Sunday, May 19, 2024
42.8 C
Delhi
Sunday, May 19, 2024
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Delhi Gets Relief As Overnight Rains Marginally Improves Aie Quality

Residents in New Delhi and the surrounding areas experienced some relief from the toxic smog and slightly better air quality after overnight rainfall. The weather service anticipates that pollution will decrease even more before Sunday’s Diwali. The rains coincide with ongoing talks between the Delhi government and the Indian Institute of Technology (IIT) to create artificial rain in the nation’s capital to counteract the declining quality of the air.

Following a week of extreme pollution that saw concentrations of dangerous particles up to 100 times the WHO-recommended levels, New Delhi is in disarray. Up until Thursday, it was the most polluted city in the world.

As of 7 am today, SAFAR, the government’s air-quality monitoring agency, reported an overall air quality of 407 in Delhi.

Ashok Vihar (442), Anand Vihar (436), Bawana (433), Rohini (429), and Punjabi Bagh (422) were among the most severely impacted localities. In neighboring cities like Noida, Gurugram, and others, the situation is hardly any better. The average AQI this morning was 475 in Noida, 459 in Faridabad, 386 in Gurugram, and 325 in Ghaziabad.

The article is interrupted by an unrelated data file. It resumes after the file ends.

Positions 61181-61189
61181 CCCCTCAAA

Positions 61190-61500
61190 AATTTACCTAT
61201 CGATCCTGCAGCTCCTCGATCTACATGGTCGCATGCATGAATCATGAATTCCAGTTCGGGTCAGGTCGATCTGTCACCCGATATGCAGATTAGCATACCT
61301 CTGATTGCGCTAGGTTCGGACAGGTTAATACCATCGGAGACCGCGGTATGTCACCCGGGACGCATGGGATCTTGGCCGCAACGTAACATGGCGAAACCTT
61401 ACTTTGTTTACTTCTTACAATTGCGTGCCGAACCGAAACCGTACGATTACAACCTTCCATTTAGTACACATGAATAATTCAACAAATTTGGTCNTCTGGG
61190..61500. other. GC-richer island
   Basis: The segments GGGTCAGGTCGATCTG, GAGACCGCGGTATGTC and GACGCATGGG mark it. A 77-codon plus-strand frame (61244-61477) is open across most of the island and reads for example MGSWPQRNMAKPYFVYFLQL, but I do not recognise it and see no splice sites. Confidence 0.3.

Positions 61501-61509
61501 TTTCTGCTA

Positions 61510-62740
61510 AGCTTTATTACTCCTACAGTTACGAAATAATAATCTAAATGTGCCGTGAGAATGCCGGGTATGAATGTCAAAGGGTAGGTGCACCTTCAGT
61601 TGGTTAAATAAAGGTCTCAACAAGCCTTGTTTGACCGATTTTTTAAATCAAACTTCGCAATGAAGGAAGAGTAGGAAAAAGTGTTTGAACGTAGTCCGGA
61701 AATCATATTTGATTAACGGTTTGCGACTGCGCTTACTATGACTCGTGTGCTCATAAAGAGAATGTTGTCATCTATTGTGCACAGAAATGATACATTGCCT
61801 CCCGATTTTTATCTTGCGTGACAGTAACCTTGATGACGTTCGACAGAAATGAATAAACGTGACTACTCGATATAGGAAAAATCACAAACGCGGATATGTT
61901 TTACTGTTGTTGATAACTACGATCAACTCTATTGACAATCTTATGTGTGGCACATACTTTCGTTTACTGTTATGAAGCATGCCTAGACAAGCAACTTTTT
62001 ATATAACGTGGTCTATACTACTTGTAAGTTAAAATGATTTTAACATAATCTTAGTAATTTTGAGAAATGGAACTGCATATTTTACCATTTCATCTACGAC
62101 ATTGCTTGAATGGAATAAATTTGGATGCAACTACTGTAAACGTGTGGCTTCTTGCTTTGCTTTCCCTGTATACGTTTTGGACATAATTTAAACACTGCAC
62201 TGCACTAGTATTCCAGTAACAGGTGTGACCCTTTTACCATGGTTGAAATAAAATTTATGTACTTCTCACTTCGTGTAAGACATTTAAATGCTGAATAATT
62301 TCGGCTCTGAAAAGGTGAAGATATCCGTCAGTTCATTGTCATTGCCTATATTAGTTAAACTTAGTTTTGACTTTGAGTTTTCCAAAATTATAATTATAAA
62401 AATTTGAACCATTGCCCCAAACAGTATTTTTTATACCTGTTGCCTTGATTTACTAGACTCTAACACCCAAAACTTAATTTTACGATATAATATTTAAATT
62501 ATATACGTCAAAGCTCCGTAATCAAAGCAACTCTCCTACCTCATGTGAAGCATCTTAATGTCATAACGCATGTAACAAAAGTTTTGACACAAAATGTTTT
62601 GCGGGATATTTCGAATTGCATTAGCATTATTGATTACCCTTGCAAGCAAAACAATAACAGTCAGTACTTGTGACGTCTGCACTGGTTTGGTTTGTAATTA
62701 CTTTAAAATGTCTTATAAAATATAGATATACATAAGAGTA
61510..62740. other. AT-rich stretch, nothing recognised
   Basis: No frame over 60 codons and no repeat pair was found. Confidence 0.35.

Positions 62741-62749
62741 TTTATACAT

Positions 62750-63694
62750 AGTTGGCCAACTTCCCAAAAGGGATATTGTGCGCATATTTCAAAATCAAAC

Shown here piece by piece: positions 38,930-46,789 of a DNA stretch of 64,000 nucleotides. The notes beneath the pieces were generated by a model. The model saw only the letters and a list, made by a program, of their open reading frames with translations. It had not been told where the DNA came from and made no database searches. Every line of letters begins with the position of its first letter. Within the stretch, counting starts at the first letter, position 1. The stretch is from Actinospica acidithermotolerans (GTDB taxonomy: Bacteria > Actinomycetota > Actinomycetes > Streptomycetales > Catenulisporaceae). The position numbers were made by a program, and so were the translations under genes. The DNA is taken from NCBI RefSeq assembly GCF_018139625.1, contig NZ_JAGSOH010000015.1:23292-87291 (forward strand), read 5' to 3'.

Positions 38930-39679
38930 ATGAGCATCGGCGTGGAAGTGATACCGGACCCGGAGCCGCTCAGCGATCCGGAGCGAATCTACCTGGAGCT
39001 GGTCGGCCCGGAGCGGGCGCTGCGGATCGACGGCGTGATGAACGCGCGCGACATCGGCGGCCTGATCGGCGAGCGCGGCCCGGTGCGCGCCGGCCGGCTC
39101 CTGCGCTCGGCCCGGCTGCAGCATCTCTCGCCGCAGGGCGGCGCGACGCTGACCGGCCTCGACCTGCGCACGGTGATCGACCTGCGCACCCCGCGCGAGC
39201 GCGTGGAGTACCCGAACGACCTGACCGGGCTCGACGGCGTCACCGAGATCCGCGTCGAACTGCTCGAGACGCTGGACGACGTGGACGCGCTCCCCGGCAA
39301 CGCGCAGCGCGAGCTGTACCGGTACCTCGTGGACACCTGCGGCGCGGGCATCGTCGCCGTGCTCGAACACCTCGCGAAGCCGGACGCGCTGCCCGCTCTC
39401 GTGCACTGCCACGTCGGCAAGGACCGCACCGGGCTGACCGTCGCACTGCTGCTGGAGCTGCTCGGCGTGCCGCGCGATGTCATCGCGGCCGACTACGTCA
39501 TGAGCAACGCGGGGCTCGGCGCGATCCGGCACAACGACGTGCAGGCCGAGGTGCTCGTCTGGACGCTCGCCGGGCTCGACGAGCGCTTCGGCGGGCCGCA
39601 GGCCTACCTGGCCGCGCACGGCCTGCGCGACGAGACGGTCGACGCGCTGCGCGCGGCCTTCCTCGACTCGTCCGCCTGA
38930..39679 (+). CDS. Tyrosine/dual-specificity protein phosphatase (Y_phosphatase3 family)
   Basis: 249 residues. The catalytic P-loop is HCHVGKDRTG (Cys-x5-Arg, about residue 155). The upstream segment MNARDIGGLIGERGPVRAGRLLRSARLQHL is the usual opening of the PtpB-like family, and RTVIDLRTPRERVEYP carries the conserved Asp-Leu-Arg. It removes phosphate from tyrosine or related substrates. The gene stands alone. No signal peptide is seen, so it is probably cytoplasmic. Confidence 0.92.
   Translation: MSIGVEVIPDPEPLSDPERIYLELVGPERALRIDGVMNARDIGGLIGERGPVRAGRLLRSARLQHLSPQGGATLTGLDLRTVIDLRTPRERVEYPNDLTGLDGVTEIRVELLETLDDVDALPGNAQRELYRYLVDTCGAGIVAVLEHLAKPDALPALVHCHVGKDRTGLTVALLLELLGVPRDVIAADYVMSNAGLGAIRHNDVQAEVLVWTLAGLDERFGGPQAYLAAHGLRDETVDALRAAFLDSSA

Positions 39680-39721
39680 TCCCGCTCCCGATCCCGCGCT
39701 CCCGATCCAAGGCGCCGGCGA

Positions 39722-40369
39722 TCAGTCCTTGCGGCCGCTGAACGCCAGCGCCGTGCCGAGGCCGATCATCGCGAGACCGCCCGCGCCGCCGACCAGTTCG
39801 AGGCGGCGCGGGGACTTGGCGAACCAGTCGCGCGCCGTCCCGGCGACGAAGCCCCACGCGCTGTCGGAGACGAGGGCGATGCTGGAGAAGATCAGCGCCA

According to the data, there was a significant decrease in PM 2.5 and PM10 levels in the national capital and its environs after 4am.

In the meantime, the administration of Delhi is working to implement anti-pollution measures and is even thinking of using “artificial rain” to lessen the problem of pollution. On Thursday night, a number of Aam Admi Party ministers were also spotted on the ground examining how anti-pollution programs were being carried out.

Today, the Supreme Court will consider tightening regulations on vehicle traffic, review existing efforts to enhance air quality, and address the role of dust created by construction, which is one of the main causes of the city’s pollution issues.

According to Gufran Beig, the founding director of the federal government’s air-quality monitoring body SAFAR, mild rainfall could make the situation worse in Delhi, which needs significant and widespread rain to wash away the pollutants.

Mr Beig added that current airflow is carrying smoke from crop residue burning in the states of Punjab and Haryana to Delhi, which also has its own pollution sources and where there is currently almost no wind.

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